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The Quarterly Journal of St. Philaret’s Institute

ISSN: 2658-7599 (print)
2713-3141 (online)

The Issue of Preserving the Ethnic Diversity of Siberian Indigenous Peoples in the Works of Orthodox Missionaries Dionysius (Khitrov) and Veniamin (Blagonravov)

Natalia Kartasheva, Ph.D. in Culturology, Associate Professor, Head of the Department of Comparative Studies in Literature and Culture Lomonosov Moscow State University
pp. 123–147
DOI: 10.25803/26587599_2021_39_123
This article analyses the ethnocultural aspects of the Russian Orthodox Mission in Eastern Siberia based on texts by the bishop Dionysius (Khitrov) and Archbishop Veniamin (Blagonravov). It looks at the problem of preserving ethnic diversity for the native peoples of Siberia in the context of the personal worldview and missionary methods of prominent Orthodox Church leaders in the second half of the 19th century. The article emphasizes the significance of the ethnocultural issue for the domestic policy in the Russian Empire during the post-reform period, and the existence of different strategies for attaining to national unity, including the idea of religious integration through the spread of Orthodox Christianity. The aim of the study is to identify the varying views of the Siberian mission leaders regarding the preservation of ethnocultural identity for Christianized peoples. In accordance with the aim of the study, the article characterizes the historical context of the phenomenon, outlines the constructivist approach to the definition of the ethnic identity adopted by modern anthropology, examines the texts produced by two leading members of the Orthodox Mission in Siberia, and conducts a comparative analysis of their attitudes towards the preservation of ethnic identity among the newly baptized. As a result of this research, the article outlines modern methodological approaches to the study of the ethnocultural aspect of the Russian Orthodox Mission; the article reveals a considerable divergence in prominent mission members’ views on the preservation of the ethnic diversity for indigenous peoples, and draws conclusions regarding the variability of ethnocultural strategies in the missionary practices of the Russian Orthodox Church in the second half of the 19th century.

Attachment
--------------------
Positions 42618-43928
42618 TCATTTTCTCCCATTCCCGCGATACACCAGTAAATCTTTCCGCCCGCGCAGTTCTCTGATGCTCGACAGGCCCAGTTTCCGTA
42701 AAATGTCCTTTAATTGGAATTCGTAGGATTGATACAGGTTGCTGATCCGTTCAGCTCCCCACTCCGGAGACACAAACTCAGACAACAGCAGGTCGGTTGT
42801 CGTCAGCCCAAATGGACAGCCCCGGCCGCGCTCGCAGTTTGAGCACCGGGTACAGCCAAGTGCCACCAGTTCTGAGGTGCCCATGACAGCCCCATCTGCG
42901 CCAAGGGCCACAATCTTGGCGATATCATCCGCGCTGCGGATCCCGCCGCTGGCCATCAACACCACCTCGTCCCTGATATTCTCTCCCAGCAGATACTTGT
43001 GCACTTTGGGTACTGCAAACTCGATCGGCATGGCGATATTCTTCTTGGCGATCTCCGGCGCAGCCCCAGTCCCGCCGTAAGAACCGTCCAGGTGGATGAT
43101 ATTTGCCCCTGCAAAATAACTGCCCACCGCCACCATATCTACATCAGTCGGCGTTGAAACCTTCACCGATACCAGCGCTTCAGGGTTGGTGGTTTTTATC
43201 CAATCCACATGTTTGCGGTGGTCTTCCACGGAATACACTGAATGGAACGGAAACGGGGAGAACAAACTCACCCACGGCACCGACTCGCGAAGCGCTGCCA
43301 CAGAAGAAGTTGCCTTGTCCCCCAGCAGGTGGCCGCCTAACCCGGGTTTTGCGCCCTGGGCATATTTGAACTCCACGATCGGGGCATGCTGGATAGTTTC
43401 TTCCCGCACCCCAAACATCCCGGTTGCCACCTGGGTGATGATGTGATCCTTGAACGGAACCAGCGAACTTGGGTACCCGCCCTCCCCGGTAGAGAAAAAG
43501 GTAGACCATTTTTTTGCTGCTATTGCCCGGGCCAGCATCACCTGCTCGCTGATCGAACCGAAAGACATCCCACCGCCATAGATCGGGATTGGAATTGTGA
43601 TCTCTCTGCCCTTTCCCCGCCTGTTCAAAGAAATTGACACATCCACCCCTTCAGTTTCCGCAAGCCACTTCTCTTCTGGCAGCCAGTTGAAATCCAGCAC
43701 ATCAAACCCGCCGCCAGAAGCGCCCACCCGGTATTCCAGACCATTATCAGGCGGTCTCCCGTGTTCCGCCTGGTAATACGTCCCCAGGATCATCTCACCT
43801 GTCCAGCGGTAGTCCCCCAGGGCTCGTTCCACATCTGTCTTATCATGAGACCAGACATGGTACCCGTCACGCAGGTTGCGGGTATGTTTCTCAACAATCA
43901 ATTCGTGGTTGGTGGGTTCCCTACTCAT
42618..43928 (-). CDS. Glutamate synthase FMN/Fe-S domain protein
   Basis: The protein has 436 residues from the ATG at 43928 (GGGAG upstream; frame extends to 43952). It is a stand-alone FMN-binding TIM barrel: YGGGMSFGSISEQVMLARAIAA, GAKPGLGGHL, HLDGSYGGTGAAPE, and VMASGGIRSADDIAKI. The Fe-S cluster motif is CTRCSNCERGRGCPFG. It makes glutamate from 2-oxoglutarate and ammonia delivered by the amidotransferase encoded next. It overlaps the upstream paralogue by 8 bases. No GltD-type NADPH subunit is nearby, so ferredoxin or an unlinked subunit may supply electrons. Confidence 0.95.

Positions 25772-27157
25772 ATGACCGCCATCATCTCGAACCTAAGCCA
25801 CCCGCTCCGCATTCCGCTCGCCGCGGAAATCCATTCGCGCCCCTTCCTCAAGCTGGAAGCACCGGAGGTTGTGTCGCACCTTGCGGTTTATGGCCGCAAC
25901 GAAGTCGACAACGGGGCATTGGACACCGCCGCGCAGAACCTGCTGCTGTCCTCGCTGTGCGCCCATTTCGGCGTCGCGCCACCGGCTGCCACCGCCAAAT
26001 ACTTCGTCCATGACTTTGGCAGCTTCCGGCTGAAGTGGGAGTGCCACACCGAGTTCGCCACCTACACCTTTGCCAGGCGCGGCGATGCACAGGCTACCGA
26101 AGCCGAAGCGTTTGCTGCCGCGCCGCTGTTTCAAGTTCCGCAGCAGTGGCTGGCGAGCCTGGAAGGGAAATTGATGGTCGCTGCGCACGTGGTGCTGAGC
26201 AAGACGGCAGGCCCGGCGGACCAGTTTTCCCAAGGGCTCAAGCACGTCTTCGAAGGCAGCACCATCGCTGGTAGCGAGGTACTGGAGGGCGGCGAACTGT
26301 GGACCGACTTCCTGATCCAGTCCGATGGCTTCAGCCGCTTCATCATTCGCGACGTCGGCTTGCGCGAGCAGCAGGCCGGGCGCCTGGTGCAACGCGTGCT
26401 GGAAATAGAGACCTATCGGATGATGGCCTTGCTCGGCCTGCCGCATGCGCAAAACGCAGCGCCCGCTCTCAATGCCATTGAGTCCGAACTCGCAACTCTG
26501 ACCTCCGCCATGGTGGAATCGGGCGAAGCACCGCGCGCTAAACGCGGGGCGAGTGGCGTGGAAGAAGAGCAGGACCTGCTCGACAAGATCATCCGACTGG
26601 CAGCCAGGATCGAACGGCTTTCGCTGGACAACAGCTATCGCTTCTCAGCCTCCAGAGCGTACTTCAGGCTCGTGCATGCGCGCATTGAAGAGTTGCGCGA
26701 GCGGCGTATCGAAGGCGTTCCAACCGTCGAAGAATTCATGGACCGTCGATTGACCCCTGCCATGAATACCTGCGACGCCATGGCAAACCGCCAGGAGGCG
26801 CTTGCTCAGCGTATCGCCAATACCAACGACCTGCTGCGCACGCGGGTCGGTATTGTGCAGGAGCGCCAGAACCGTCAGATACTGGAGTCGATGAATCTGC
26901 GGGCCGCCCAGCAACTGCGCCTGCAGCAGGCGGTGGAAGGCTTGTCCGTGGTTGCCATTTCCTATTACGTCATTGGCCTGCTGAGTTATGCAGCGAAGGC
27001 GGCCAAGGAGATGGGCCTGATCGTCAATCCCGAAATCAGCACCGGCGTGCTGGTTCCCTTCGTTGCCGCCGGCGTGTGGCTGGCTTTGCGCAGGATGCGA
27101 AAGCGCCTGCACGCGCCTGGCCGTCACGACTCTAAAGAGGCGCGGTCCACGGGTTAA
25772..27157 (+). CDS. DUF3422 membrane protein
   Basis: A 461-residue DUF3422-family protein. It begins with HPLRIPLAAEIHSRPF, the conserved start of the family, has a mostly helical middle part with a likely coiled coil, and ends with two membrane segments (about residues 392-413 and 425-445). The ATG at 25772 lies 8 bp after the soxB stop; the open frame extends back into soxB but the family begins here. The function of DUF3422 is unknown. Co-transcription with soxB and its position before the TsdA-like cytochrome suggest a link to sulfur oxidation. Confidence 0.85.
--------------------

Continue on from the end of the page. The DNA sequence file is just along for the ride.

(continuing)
Keywords: theology, Orthodox mission, ethnic identity, christianization, indigenous peoples of Siberia, missionary texts, russification

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